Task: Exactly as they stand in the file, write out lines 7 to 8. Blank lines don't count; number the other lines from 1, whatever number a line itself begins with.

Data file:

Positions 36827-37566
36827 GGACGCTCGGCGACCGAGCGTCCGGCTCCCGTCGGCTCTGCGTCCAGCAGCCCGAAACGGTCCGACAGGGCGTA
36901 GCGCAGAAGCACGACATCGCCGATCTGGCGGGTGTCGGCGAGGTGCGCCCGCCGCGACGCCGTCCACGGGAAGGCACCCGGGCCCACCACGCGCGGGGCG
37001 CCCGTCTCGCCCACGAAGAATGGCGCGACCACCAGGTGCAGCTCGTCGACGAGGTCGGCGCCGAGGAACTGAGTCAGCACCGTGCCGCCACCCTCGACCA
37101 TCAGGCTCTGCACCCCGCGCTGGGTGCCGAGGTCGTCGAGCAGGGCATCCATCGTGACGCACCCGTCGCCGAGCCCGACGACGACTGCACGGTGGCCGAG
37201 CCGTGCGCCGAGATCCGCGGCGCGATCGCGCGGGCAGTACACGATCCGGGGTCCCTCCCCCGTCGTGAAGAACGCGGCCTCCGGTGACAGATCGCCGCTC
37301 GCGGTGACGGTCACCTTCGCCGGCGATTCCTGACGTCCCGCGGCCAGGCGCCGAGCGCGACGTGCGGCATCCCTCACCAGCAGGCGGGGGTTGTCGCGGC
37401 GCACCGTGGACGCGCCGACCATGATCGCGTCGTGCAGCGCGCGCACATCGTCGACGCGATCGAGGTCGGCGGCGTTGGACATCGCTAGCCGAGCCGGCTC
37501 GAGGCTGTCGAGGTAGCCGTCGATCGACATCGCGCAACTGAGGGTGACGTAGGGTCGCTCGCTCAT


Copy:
37301 GCGGTGACGGTCACCTTCGCCGGCGATTCCTGACGTCCCGCGGCCAGGCGCCGAGCGCGACGTGCGGCATCCCTCACCAGCAGGCGGGGGTTGTCGCGGC
37401 GCACCGTGGACGCGCCGACCATGATCGCGTCGTGCAGCGCGCGCACATCGTCGACGCGATCGAGGTCGGCGGCGTTGGACATCGCTAGCCGAGCCGGCTC